The First Story of Elvia. Chapter 1

Here is my first translated chapter. It is not perfect, I am not a native English-speaker, but at least it is a little better than automatic translation. Enjoy!

“The Redhaired Friend”

Chapter 1

I Got It. And There Is Nothing to Worry About.

It was the First of September – there is no day worse than that. You have to pull on the school uniform, cheer and be glad that the new school year is starting, when it is the last thing you want to do. Dina walked the street gloomily, making long and bold steps as she always did, and looking around herself. There, it is still summer! Who came up with this crazy idea that kids should start their school year at the First of September? The fish have not yet vanished into their winter depths, the apples have not yet been harvested, the nights are still warm… who needs it, this first of September? Dina sighed.

She felt uncomfortable wearing her crunchy, neatly ironed white collared blouse. To keep it from getting dusted, Dina put on her jean jacket – she was a careful girl. However, the fact that she was not an ordinary public-school student was demonstrated by her high green Converse sneakers, into which her pants were tucked, and her greyish-green backpack, made in a style of a hiking sac. The uniform was that one thing that Dina hated the most: black, inconvenient, it never fitted anyone properly and never looked good. Dina was an artist with her soul and mind, and she was greatly irritated with the lack of harmony in the style of the uniform. The rustling fabric, that easily crumpled and was rough like canvas, annoyed the students throughout the day. Dina often cursed the one, who was the creator of this clothing.

There was a huge puddle in the middle of the road. It would have been delightful to run and jump right into it. Dina sighed again – here was the school’s doorstep and here was the crowd. Students-students, teachers-teachers… and the irritating noise. Dina stood in the back rows, grudgingly sharing “hellos” with her rear school mates. After an annual greeting speech, followed by the screaming sound of music, the director received a gigantic bouquet of peonies and opened the doors of the school.

“Welcome, my dearest! Let us start the school year!” she cried out and entered the school.

The students slowly followed her. It was cool inside. The school had absorbed the aroma of summer wind. Soon it was filled with ruckus and hubbub. Infinite number of white ribbons, bows, pompous blouses and hairstyles, black ties, blue suits of high-schoolers, high heels that glittered like the coating of a car, and numerous amounts of different school gear flickered before Dina’s eyes. For sure today’s goal for the middle-school girls was to put on as many white ruffles as possible, because some girls’ bows were twice as big as their heads. For the high-school students it was the contest over who would wear the shortest skirt. Dina gazed around with the eyes of a stylist. She got bored of the presence of all these fussy students. She forced her way through the crowd and hurried to enter the classroom.

There was no one yet inside. The silence froze in the air. Silence finally!   

It was a small room, the walls of it were painted half blueish green, half grey. Light desks and big windows made it a little brighter and more pleasant. The wall across the room from the windows was covered with portraits of famous figures of history. Tall cathedra in front of a murky green blackboard was hidden under a shadow, casted by the disgruntledly bulging lamps. Dina never really liked this classroom. It was always the place to teach the Russian language, which was boring and tedious, and the blueish color of the walls and those vicious lamps made it a sight of even greater despondency.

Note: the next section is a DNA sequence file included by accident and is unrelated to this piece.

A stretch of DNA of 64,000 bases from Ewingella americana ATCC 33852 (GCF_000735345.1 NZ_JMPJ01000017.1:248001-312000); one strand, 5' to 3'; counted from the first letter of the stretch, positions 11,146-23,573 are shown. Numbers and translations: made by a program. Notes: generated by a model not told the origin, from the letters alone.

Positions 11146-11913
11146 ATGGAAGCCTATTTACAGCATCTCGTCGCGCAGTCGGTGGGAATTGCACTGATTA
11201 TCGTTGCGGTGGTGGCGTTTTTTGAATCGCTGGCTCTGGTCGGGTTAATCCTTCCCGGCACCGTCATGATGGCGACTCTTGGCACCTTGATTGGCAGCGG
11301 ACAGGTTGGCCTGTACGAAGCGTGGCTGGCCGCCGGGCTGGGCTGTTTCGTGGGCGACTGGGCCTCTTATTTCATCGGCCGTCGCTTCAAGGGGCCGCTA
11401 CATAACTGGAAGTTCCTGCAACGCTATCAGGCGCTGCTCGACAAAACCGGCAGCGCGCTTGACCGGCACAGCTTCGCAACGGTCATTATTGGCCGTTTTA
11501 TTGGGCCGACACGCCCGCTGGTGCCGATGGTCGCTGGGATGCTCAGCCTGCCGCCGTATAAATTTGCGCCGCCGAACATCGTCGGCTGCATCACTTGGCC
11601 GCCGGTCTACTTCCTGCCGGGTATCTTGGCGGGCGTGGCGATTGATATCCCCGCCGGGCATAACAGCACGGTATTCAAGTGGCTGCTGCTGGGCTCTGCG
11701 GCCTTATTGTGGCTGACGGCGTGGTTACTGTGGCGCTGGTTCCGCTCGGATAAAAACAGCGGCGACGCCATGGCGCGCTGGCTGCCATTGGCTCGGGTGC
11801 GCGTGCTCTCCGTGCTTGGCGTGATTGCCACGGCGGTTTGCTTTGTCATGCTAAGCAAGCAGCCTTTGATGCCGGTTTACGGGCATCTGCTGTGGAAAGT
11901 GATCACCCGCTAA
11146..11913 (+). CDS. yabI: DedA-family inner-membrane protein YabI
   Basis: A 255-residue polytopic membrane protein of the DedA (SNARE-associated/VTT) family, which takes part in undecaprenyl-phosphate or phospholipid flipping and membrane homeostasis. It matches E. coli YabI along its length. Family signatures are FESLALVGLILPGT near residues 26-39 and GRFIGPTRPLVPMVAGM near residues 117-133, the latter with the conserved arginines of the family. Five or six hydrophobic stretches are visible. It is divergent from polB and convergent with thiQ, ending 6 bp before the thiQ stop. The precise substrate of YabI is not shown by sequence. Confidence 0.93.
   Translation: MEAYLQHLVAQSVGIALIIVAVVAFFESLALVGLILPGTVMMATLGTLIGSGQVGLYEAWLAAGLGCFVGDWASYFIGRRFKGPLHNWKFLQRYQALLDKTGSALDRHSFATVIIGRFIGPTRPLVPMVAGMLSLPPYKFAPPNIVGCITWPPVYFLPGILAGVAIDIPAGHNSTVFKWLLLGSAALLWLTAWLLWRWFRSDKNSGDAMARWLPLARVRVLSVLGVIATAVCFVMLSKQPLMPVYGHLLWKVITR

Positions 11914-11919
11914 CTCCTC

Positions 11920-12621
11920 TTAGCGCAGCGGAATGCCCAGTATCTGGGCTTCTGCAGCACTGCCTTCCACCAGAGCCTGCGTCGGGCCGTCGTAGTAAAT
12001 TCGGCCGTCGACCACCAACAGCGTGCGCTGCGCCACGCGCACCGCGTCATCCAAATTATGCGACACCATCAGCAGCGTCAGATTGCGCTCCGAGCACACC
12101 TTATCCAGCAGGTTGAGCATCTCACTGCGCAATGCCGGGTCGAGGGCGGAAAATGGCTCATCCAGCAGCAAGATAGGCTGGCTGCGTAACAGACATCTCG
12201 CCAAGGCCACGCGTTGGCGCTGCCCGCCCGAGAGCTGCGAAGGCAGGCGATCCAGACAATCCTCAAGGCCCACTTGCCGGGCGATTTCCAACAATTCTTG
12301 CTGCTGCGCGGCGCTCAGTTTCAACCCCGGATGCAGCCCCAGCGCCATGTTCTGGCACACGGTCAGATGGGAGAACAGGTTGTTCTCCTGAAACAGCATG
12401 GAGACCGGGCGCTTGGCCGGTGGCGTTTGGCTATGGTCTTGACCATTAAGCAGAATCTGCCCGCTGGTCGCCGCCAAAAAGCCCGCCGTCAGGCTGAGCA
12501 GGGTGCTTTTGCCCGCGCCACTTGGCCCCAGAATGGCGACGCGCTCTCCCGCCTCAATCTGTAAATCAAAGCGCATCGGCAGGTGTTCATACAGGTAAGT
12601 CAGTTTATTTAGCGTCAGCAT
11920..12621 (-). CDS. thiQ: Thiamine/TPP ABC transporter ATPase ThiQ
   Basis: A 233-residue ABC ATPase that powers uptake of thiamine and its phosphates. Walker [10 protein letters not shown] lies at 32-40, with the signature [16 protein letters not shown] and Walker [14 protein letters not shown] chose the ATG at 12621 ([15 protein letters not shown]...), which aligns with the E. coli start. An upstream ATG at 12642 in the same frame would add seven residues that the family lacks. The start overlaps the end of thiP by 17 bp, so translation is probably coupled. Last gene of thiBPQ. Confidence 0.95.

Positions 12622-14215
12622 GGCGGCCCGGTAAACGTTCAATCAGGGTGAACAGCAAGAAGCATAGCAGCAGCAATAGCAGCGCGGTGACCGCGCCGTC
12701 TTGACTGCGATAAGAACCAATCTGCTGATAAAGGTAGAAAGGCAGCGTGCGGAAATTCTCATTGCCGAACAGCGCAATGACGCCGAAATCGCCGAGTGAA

Dina made her way to the fifth desk in the row, into the corner, made herself comfortable there, in the shadow, and pulled out a book from her backpack, feeling annoyed because the students were gradually now filling the room. She placed “The Two Towers” on the desk and shielded herself from the crowd with the cover. That is interesting. They enter the classroom, pass by, and never even consider asking her, how her summer went… For what sake do they need to know of that? It is personal. Dina felt satisfied that no one was trying to enter the realm of her own life. Suddenly something warm and hard carefully touched her shoulder.

“I’m sorry, do you mind if I sit next to you?” asked a boy’s voice of a magnificent timbre – it was soft, melodious, and handsome…. For some reason Dina knew that he was handsome right away. She lifted her gaze and was ready to turn the boy away, but the gentleness, with which he asked her, and his guilty green eyes, that looked at her with hope, made her forget her idea. For a few seconds Dina looked straight into his incredible eyes, bright like young leaves. She saw nothing on his fine face but these big, almost glowing eyes. When she got over her surprise, she realized that it was improper to stare at a stranger in such a way.

“You want to sit at this desk?” she murmured.   

“Yes, if you will allow me” the boy tilted his head to the side, and Dina saw his hair, that fell over his shoulders onto his back. That was some fascinating hair! It was the color of an orange, soft, bright, and long. Dina was startled once again. She was not against such a neighbor.

“Of course, you can sit here” she muttered.

There! Someone wants to sit next to her! It seemed like he was new here and just did not know what she is like. The boy moved the chair, dropped his backpack and pulled out his notebooks. He had remarkably long legs and thin wrists, which looked quite beautiful. Dina had never before seen people with such well-made constitution.

She experienced a mighty need to draw him. Here is the harmony! Dina suddenly realized that she liked him. Anyone, who tried to sit at her desk caused distrust or disgust to rise inside of her, but this boy… he was different. Once the books and papers for the lesson were placed on the desk, the boy glanced at the window and smiled to the sun, that illuminated his freckled face, his white skin, and his funny, slightly flatted nose. The profile of his face was a little strange. His lower jaw together with the lower lip was a little protruding but this made his noble-looking face seem even nicer.